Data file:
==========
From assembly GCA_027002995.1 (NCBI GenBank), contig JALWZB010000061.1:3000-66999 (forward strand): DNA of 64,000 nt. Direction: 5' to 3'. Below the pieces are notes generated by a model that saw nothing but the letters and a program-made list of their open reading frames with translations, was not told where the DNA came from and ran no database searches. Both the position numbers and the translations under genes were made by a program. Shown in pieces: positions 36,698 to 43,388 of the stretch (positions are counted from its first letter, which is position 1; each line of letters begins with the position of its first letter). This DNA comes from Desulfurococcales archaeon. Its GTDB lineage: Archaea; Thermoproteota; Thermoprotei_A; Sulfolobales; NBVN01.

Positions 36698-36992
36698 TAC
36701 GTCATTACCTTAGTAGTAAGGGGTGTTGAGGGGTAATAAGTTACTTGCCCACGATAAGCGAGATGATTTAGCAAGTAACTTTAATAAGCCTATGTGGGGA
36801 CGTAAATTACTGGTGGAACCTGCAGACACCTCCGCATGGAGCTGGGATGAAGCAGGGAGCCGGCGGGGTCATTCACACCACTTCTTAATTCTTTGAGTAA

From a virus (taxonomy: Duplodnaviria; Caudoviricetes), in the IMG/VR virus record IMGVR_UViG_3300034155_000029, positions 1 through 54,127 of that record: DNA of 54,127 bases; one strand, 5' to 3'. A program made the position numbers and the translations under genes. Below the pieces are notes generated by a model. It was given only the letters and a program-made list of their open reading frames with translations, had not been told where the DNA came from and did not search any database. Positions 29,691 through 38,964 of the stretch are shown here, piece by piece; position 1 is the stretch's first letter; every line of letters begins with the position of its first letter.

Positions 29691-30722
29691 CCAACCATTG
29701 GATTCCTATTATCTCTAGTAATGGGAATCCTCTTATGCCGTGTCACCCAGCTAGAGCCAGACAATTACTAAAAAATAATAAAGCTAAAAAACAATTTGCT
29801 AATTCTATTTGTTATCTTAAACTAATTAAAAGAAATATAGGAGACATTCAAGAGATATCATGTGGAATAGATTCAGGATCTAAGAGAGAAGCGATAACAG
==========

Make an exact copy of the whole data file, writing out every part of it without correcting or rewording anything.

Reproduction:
From assembly GCA_027002995.1 (NCBI GenBank), contig JALWZB010000061.1:3000-66999 (forward strand): DNA of 64,000 nt. Direction: 5' to 3'. Below the pieces are notes generated by a model that saw nothing but the letters and a program-made list of their open reading frames with translations, was not told where the DNA came from and ran no database searches. Both the position numbers and the translations under genes were made by a program. Shown in pieces: positions 36,698 to 43,388 of the stretch (positions are counted from its first letter, which is position 1; each line of letters begins with the position of its first letter). This DNA comes from Desulfurococcales archaeon. Its GTDB lineage: Archaea; Thermoproteota; Thermoprotei_A; Sulfolobales; NBVN01.

Positions 36698-36992
36698 TAC
36701 GTCATTACCTTAGTAGTAAGGGGTGTTGAGGGGTAATAAGTTACTTGCCCACGATAAGCGAGATGATTTAGCAAGTAACTTTAATAAGCCTATGTGGGGA
36801 CGTAAATTACTGGTGGAACCTGCAGACACCTCCGCATGGAGCTGGGATGAAGCAGGGAGCCGGCGGGGTCATTCACACCACTTCTTAATTCTTTGAGTAA

From a virus (taxonomy: Duplodnaviria; Caudoviricetes), in the IMG/VR virus record IMGVR_UViG_3300034155_000029, positions 1 through 54,127 of that record: DNA of 54,127 bases; one strand, 5' to 3'. A program made the position numbers and the translations under genes. Below the pieces are notes generated by a model. It was given only the letters and a program-made list of their open reading frames with translations, had not been told where the DNA came from and did not search any database. Positions 29,691 through 38,964 of the stretch are shown here, piece by piece; position 1 is the stretch's first letter; every line of letters begins with the position of its first letter.

Positions 29691-30722
29691 CCAACCATTG
29701 GATTCCTATTATCTCTAGTAATGGGAATCCTCTTATGCCGTGTCACCCAGCTAGAGCCAGACAATTACTAAAAAATAATAAAGCTAAAAAACAATTTGCT
29801 AATTCTATTTGTTATCTTAAACTAATTAAAAGAAATATAGGAGACATTCAAGAGATATCATGTGGAATAGATTCAGGATCTAAGAGAGAAGCGATAACAG